I give Dream Things True full marks on exploring and encompassing tedious subjects such as immigration, tangled bureaucracies, racism, and other prevalent issues in society today. Sure, not all aspects of these issues were tackled, but overall I think it serves a great introduction for those interested in these complex topics, particularly immigration. The incorporation of Spanish surely will wow some readers and the dual persepective did serve to display two very different point of views. Also, like all Shakespeare romantic tragedies there’s some drama and comedy. So if you’re into that, I recommend this book for those reasons as well.

Special thanks to St. Martin’s Griffin for allowing me to participate in this blog tour and sending me this review copy of Dream Things True. In no way did this affect my reading experience or honest review.

Also St. Martin’s Griffin was kind enough to give me an opportunity to host a giveaway (thank you, again, St. Martin’s Griffin team!), so if you guys are interested please consider entering the giveaway.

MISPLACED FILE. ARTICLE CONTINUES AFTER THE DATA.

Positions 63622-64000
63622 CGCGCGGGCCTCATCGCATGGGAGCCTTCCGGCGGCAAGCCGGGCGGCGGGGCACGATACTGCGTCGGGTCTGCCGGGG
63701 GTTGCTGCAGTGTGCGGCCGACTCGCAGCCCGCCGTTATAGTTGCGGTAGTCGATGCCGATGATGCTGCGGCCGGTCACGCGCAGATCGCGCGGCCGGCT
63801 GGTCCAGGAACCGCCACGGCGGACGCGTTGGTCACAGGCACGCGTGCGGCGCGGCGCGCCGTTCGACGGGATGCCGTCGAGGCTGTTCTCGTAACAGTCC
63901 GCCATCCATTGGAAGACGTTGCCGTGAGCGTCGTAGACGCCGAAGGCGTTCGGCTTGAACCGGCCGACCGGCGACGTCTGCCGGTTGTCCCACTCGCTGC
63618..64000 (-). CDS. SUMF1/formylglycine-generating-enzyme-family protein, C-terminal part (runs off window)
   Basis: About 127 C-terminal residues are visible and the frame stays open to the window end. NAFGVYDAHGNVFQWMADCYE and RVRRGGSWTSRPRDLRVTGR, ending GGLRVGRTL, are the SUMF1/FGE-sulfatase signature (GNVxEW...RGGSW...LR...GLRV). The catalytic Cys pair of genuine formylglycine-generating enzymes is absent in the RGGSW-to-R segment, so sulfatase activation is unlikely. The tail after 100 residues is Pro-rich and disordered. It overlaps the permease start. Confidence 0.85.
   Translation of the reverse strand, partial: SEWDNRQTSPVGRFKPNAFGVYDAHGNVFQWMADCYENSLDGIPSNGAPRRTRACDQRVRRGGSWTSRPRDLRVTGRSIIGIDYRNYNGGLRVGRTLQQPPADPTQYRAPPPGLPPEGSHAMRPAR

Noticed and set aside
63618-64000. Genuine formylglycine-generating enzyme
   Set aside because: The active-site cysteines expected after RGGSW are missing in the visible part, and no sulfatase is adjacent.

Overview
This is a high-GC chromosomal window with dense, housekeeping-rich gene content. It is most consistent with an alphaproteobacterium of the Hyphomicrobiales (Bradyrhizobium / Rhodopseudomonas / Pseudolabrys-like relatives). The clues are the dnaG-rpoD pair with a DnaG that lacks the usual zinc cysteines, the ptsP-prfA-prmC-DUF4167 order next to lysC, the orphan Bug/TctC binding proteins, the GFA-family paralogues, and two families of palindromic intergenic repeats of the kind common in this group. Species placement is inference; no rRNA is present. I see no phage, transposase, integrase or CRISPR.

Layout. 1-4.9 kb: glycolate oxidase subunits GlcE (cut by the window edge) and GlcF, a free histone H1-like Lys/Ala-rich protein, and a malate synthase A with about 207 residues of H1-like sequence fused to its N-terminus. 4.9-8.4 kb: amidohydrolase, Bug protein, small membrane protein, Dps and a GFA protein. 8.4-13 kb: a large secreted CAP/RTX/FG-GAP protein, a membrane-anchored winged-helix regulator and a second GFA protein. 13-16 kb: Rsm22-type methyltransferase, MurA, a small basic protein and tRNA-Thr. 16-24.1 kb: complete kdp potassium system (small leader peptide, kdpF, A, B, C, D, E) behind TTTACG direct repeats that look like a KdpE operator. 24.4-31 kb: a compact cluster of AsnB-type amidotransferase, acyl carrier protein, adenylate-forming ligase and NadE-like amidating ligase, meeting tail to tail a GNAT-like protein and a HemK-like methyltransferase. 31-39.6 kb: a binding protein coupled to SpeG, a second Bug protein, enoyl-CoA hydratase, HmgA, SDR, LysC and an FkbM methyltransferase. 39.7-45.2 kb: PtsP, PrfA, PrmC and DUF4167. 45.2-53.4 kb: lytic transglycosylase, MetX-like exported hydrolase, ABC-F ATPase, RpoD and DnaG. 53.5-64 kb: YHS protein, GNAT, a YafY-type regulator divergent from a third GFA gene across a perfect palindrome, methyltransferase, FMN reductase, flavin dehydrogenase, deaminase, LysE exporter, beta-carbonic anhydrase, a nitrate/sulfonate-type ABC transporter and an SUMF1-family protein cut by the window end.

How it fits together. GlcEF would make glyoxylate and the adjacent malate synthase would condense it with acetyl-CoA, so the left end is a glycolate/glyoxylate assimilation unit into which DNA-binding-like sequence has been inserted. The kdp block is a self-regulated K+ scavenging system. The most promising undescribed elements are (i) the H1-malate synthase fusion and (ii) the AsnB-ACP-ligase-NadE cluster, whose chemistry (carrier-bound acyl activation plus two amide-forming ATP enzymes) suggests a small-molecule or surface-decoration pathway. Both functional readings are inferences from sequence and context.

Dream Things True Giveaway!

  • U.S./Canada residents only (sorry!)
  • Ends in roughly two weeks on Tuesday, September 22, 2015
  • 1 winner gets to receive a finished copy of DREAM THINGS TRUE
  • I will be emailing and giving the winner 48 hours to respond to my email before choosing another winner
  • Also St. Martin’s Griffin will be the party sending out the book, Xingsings will not be responsible for lost or damaged goods
  • And, please no cheating. I will be checking the winner’s entries!
  • Good luck!


Direct Link: https://www.rafflecopter.com/rafl/display/4e94303f1/ 

12 thoughts on “Dream Things True by Marie Marquardt + Giveaway

  1. Pie says:

    I think I can definitely understand to Alma’s situation. When I lived in California, I met people who were in Alma’s position. They were hard workers. It was unfortunate that people like Alma constantly have to worried about their future. Since I’m learning Spanish, I would appreciate Spanish in this novel.

    Liked by 1 person

    • Summer @ Xingsings says:

      I feel like we often take our freedom and opportunities for granted. Reading from Alma’s perspective was a good eye opener even though I already had some knowledge on immigration. And yes, I’m sure you’ll enjoy the Spanish bits in this, Pie!